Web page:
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Marinated Seared Ahi Tuna

Here’s the most amazing Marinated Seared Ahi Tuna you can make at home! It’s bursting with flavor, super easy to make, and fantastic as an appetizer or healthy dinner.

Marinated Seared Ahi Tuna with Spicy Mayo
Seared Ahi Tuna with Sriracha Mayo Sauce

Marinated Seared Ahi Tuna

We’re so pumped about today’s recipe because it is one of our tried-and-true favorites for all the protein-packed, healthy, and flavorful meals .

It’s time to spotlight this tasty, fast, and easy marinated seared ahi tuna recipe. If you thought seared ahi tuna sounded like a tantalizing menu item (it is) that only restaurant chefs could make (it’s not)… you’re about to discover how simple it is for you to make in your own kitchen.

By the way, if any of your eaters prefer their fish fully cooked, feel free to mosey on over to this delicious lemon butter fish or this Asian steamed fish for them.

Otherwise, get ready to reel in your own better-than-restaurant seared ahi tuna…

seared ahi tuna sliced on cutting board
Easy directions for perfectly seared ahi tun

Technique: How to Get A Perfect Sear at Home

Nothing compares to a fresh, beautiful ahi tuna steak, marinated thoroughly and seared to perfection from your own kitchen. When doing it yourself, there’s no worries about being served over-cooked (and thus, tough) ahi tuna. Plus, you’ll ensure that every bite of your fresh ahi is well seasoned — nothing bland here.

  • Use a heavy, large aluminum or stainless steel skillet; forgo nonstick pans here. We’ve used our faithful All Clad stainless steel skillet for many, many years, and it continues to serve us well. It’s a heavy duty work horse in the kitchen and is meant to last a lifetime.
  • Get your cooking oil smoking hot (we mean hot) prior to laying down the tuna. It’s the sizzling hot oil that will give you a perfect sear.
  • Once the fish is on the pan, don’t keep moving it around. Sometimes we stir and sauté, and sometimes we just let it rest on the pan. This is a let-it-rest situation.
  • Don’t overcook the ahi. You’ll only need about 1 1/2 minutes per side, for ahi steaks that are between 1-2 inches thick. Remember, it will continue to cook a bit more while resting on the cutting board, so you’ll want to carefully manage the minutes your tuna sits on the pan.
Seared ahi tuna sliced on plate
Slice seared ahi tuna thinly across the grain

What to serve with seared ahi tuna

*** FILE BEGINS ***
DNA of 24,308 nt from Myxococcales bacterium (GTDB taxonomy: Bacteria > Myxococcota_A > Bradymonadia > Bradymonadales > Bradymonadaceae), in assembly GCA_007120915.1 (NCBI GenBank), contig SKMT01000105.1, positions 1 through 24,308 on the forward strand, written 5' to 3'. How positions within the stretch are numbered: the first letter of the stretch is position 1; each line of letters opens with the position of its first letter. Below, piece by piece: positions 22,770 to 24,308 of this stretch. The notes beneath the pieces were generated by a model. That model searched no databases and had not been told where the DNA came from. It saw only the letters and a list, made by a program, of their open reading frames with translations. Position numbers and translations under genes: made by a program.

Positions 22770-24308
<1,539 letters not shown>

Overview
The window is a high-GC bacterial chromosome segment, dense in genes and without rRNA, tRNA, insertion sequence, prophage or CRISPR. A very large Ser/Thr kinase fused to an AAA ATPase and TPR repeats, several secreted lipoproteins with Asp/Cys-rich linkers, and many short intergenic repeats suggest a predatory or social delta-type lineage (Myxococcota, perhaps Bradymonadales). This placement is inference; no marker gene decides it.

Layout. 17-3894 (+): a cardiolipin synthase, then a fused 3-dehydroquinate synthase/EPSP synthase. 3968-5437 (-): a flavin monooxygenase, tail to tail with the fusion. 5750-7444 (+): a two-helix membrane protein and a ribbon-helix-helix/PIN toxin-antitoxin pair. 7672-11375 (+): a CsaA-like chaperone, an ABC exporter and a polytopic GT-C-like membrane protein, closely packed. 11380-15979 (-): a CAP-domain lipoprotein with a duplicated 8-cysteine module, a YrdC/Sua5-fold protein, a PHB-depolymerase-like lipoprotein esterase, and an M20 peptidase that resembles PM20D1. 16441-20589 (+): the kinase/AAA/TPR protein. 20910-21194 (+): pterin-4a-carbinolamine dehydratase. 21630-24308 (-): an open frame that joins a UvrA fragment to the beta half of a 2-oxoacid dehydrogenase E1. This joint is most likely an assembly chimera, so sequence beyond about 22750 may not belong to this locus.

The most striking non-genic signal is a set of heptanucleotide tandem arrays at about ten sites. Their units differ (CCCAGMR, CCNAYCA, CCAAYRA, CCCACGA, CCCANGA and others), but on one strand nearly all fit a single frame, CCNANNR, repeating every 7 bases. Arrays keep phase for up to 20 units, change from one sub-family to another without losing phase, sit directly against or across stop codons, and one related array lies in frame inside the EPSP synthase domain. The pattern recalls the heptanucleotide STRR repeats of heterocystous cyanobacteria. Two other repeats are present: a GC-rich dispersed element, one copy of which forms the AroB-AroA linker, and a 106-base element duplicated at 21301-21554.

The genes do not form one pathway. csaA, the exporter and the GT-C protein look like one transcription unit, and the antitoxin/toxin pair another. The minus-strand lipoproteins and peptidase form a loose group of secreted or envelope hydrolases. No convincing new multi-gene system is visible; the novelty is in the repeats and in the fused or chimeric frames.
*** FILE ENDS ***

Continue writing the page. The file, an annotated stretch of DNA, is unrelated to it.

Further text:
It’s easy to pair your perfectly seared tuna with healthy side dishes, for a well-rounded meal:

  • Try serving seared ahi tuna with Perfect Brown Rice in place of white rice, for whole-grain goodness and nutty flavor.
  • Asian Rice Salad combines a simple rice medley with a variety of fresh fruits and vegetables, topped with a tantalizing dressing.
  • Our Crunchy Asian Cabbage Ramen Salad is hands-down a favorite dish of all our friends and family. It’s crispy, delicious, and can be mostly prepared in advance.

Bonus: Wine Pairing

If you’re so inclined, enjoy your perfectly seared ahi with the perfect wine pairing. This Asian style ahi with sesame-soy flavors is crazy good with a quality Riesling.

A crisp, slightly sweet riesling is the prime wine pairing for your next backyard gathering, date night on the deck, or whatever excuse you can think of to make the combo happen.

marinated seared ahi tuna
Seared Ahi Tuna tastes amazing with spicy mayo sauce

Common Questions and Answers

Is it safe to eat seared ahi tuna?

Ahi tuna is almost always served raw in the middle, so it’s safest to use high quality, sushi-grade (or grade 1) ahi from a reputable seller. The fish market or counter should be able to answer any questions you have about the quality/source of their ahi tuna.

Can you cook ahi tuna until it’s fully cooked?

Technically, you can serve fully cooked ahi tuna, but it will taste completely different from seared ahi tuna. Tuna that has been cooked all the way through tends to be more like canned tuna; dry and flaky. Pan-seared is generally considered the best way to cook ahi tuna.

How do you know when ahi tuna is done cooking?

It’s important to ensure your ahi tuna is not overcooked, as overcooking creates an unpalatable texture that’s chewy and dry. For ahi tuna steaks that are at least 1 1/2 inches thick, we recommend searing on high heat for 1 1/2 minutes per side. For thinner tuna steaks, sear only 1 minute per side.


seared ahi Tuna, In action:


Marinated Seared Ahi Tuna

4.91 from 42 ratings
Here’s the most amazing Marinated Seared Ahi you can make at home! It’s bursting with flavor, super easy to make, and fantastic as an appetizer or healthy dinner.
Prep Time: 10 mins
Cook Time: 2 mins
Total Time: 12 mins
Servings: 6

Ingredients  

  • 2 TB regular strength soy sauce
  • 2 TB freshly squeezed lemon juice
  • 1 TB Asian toasted sesame oil, found in the Asian aisle
  • 2 tsp garlic powder
  • 2 tsp granulated sugar